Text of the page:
So I suppose I need to go out and find a Grade B syrup (Vermont grade or otherwise) to best approximate the intended drink? Or can I use my scandalous Grade A syrup?

Edit: on further review I see on page 27 it notes that Grade A Dark Amber will do in a pinch. Odds are I don't have that either...

Edited by tanstaafl2, 23 February 2012 - 03:58 PM.

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#36 thirtyoneknots

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Posted 23 February 2012 - 08:59 PM

Grade B Maple has a deeper, darker Maple flavor in addition to being darker in color. More like Maple Molasses if you will. It's not hard to understand why they're specifying it but you won't ruin a drink using a Grade A.

Personally, I never understood why Grade B isn't more popular. It's the jam.
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#37 tanstaafl2

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Posted 23 February 2012 - 09:58 PM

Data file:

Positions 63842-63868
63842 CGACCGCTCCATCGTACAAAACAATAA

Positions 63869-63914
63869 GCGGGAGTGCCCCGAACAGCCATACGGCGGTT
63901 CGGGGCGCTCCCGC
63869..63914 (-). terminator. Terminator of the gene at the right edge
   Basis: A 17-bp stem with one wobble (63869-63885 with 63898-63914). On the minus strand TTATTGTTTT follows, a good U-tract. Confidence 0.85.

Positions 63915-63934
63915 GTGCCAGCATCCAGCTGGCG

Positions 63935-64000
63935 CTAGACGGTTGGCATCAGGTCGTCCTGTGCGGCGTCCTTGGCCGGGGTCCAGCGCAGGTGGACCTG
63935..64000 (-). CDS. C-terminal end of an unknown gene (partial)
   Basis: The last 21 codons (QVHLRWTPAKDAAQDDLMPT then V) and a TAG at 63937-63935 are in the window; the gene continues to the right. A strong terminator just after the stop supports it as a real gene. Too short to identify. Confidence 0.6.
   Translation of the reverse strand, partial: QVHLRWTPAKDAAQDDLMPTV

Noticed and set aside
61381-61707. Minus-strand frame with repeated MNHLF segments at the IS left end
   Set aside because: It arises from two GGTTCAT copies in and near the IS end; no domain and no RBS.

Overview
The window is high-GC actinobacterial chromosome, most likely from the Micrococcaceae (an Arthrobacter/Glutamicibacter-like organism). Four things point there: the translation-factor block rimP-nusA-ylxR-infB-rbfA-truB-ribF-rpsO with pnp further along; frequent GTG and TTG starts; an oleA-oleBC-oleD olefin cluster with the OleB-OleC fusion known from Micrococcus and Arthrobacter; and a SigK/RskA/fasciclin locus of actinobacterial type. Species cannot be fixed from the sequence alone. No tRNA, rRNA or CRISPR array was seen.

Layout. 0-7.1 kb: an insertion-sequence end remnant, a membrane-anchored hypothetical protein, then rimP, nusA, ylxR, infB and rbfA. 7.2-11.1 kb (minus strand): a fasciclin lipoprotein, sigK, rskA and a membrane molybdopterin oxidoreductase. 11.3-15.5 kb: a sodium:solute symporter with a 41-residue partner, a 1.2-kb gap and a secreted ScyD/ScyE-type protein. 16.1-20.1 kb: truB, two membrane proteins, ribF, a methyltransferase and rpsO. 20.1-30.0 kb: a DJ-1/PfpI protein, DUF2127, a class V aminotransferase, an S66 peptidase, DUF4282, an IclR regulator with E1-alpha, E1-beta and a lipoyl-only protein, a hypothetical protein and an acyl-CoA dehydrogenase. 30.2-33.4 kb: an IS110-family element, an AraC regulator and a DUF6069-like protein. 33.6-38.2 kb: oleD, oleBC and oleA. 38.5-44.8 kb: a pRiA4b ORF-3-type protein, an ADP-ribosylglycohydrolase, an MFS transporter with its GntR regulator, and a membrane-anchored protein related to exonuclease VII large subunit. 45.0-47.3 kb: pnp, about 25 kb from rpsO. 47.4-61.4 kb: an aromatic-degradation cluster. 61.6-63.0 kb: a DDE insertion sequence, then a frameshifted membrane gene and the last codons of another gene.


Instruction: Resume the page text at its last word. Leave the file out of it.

Turns out that although it is a Canadian sourced maple syrup it is listed as US Grade A Dark Amber rather than using Canadian grades (I guess because it is sold here in the US?) so I suppose it will do in a pinch.

In the meantime I will look around for a locally available Grade B syrup to try just out of curiosity.

4 drinks called for it and I hadn't even gotten past the Betula!

An ingredient index would have been a nice addition. Of course that is the case with most cocktail books, at least to me.
If you pick up a starving dog and make him prosperous, he will not bite you. This is the principal difference between a dog and a man. ~Mark Twain

Some people are like a Slinky. They are not really good for anything, but you still can't help but smile when you shove them down the stairs...
~tanstaafl2

#38 EvergreenDan

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Posted 24 February 2012 - 06:05 AM

Maple grades date from with the best maple syrup has as little maple flavor as possible, imitating neutral cane sugar. I like grade B, too. It has the advantage of getting more maple flavor into the cocktail without adding so much sweetness.
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#39 weinoo

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Posted 24 February 2012 - 06:15 AM

Personally, I never understood why Grade B isn't more popular. It's the jam.

I have a feeling it's probably a lot more expensive to produce.
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#40 thirtyoneknots

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Posted 24 February 2012 - 06:55 AM


Personally, I never understood why Grade B isn't more popular. It's the jam.